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by Luke Baumgarten & r & & r & The Lives of Others & r & & lt;span class= "dropcap " & S & lt;/span & oviet East Germany kept track of its citizens with a domestic surveillance program whose harrowing slogan was "To Know Everything." That's certainly what intelligence officers seek to do in The Lives of Others, a film as much about love and art as obedience and subversion.





Georg Dreyman is a playwright. He probably isn't East Germany's most brilliant or visionary writer, but he toes the party line. The film opens in 1985. It's close enough to the fall of communism that the government's foundations are crumbling. The end is far enough away, though, that cracks in the fa & ccedil;ade haven't yet appeared. By this point, Dreyman is the only author the secret police (the Stasi) don't suspect of some extreme artistic subversion. He doesn't keep that distinction long.





We first see him on the night his new play opens, but we don't meet him. Instead, we view him from afar, through the eyes of two Stasi agents in attendance. Capt. Gerd Wiesler is about as high up as one can go without being a politician. Lt. Col. Anton Grubitz is about as low as you can get while still being one.





Though we hear from Dreyman later that night, we don't get to know him until a series of events driven by lust and ladder-climbing finds Wiesler bugging his flat and wiretapping his phone.





At this point, the audience is given complete access to Dreyman's life. While a series of deals are put in place guaranteeing Grubitz (and through him, Wiesler) a promotion if the playwright is caught in an act of sedition, our access leads to the sense that he really does love the party that's conspiring against him.





The Lives of Others is a stunning, quiet, sad chronicle of the ways authoritarian rule succumbs to its own paranoia and whim. When Dreyman eventually decides to begin actively rebelling against the will of the state, it's because of the Stasi, not in spite of them. Likewise, the intense, loyal, idealistic Wiesler eventually has those loyalties shaken by the cynical brutality of what he's asked to do. The system, argues writer/director Florian Henckel von Donnersmarck, creates enemies from its most faithful.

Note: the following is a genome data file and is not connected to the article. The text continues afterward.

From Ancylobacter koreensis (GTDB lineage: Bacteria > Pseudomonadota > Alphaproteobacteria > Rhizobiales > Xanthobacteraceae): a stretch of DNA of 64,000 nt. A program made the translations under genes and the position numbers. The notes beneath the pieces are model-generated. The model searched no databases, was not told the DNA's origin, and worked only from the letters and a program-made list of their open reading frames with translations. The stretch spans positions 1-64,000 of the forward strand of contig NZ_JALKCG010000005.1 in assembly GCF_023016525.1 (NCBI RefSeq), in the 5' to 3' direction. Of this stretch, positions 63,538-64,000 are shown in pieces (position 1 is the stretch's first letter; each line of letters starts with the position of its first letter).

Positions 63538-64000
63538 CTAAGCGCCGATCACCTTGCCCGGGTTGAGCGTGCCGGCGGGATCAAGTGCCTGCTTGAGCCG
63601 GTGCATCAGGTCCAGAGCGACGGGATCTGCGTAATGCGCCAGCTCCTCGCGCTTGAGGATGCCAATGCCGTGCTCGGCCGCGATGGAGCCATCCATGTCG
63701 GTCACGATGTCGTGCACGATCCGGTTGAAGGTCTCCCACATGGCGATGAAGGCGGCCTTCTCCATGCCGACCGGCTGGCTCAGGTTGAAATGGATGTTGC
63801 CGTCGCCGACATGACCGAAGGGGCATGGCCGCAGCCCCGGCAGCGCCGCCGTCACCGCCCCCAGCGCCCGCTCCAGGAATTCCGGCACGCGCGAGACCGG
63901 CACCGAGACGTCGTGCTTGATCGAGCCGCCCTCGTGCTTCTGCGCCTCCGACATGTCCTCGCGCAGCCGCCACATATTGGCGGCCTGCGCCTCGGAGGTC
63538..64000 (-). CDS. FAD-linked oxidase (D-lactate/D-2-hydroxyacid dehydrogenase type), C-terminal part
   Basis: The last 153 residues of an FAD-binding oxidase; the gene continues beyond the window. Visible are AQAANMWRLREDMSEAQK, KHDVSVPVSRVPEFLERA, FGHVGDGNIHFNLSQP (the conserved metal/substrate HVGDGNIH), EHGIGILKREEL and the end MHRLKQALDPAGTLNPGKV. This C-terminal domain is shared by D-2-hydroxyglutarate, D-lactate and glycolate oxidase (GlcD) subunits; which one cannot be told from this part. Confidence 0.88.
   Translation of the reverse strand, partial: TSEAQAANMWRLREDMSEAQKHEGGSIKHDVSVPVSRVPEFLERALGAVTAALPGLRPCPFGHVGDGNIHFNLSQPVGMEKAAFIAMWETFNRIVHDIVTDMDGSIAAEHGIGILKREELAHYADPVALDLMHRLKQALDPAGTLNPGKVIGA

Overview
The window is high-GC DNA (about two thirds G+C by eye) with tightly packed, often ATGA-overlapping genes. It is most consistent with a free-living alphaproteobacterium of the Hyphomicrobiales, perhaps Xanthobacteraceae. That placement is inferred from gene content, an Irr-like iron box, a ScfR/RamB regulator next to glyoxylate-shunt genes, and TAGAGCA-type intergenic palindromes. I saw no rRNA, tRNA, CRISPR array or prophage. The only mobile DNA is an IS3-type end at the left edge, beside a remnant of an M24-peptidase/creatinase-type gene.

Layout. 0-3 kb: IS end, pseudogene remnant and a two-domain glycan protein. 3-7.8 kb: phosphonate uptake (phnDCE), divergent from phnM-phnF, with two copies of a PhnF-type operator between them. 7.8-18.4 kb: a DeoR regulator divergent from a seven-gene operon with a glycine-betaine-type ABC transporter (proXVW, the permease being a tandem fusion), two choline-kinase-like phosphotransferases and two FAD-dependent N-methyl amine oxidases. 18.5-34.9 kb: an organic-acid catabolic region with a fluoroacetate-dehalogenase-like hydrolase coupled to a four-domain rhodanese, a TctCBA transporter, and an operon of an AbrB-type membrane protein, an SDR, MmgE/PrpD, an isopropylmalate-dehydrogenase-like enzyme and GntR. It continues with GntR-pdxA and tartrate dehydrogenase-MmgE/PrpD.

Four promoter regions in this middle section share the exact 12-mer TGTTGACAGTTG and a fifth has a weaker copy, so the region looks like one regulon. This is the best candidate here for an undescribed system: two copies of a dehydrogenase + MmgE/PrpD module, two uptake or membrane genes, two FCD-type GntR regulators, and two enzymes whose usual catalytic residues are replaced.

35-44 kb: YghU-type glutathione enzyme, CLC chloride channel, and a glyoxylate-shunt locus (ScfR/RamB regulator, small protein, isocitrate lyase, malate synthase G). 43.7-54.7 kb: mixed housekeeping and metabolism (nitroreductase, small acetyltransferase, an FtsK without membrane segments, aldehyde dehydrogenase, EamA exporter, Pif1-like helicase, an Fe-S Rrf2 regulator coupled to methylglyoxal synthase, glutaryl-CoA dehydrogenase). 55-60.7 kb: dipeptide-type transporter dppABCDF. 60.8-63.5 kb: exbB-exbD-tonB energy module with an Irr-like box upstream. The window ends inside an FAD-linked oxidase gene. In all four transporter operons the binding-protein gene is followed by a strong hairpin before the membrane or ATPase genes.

Sebastian Koch plays Dreyman. While he does well, he also gets by displaying big, artistic flourishes of emotion. It's Ulrich M & uuml;he as Wiesler who really owns his character and ultimately defines the film.





M & uuml;he wears Wiesler's fidelity like an expressionless mask. He is a spy and an interrogator. He is the embodiment of the fear by which the state rules. He has no passion. He has no uncertainty. He is ruthlessly effective. As the injustice of his task weighs on him, though, the mask begins to crack and his humanity shows through. M & uuml;he's eyes search for an ideological foothold. His mouth quavers.





One particularly gorgeous scene finds Wiesler eavesdropping on Dreyman. The author is mourning his friend's suicide by playing a piano sonata, the last gift the man gave him. Von Donnersmarck intercuts Dreyman playing and Wiesler listening. The scene ultimately settles on Wiesler as the sonata crescendos. We watch him sit stone-faced, trying to maintain his composure, only to let leak a single tear. In that moment he's playing a character, sure. He's also, though, symbolic of an entire nation ravaged and wearied by 40 years of suspicion, corruption and failed promise. (Rated R)

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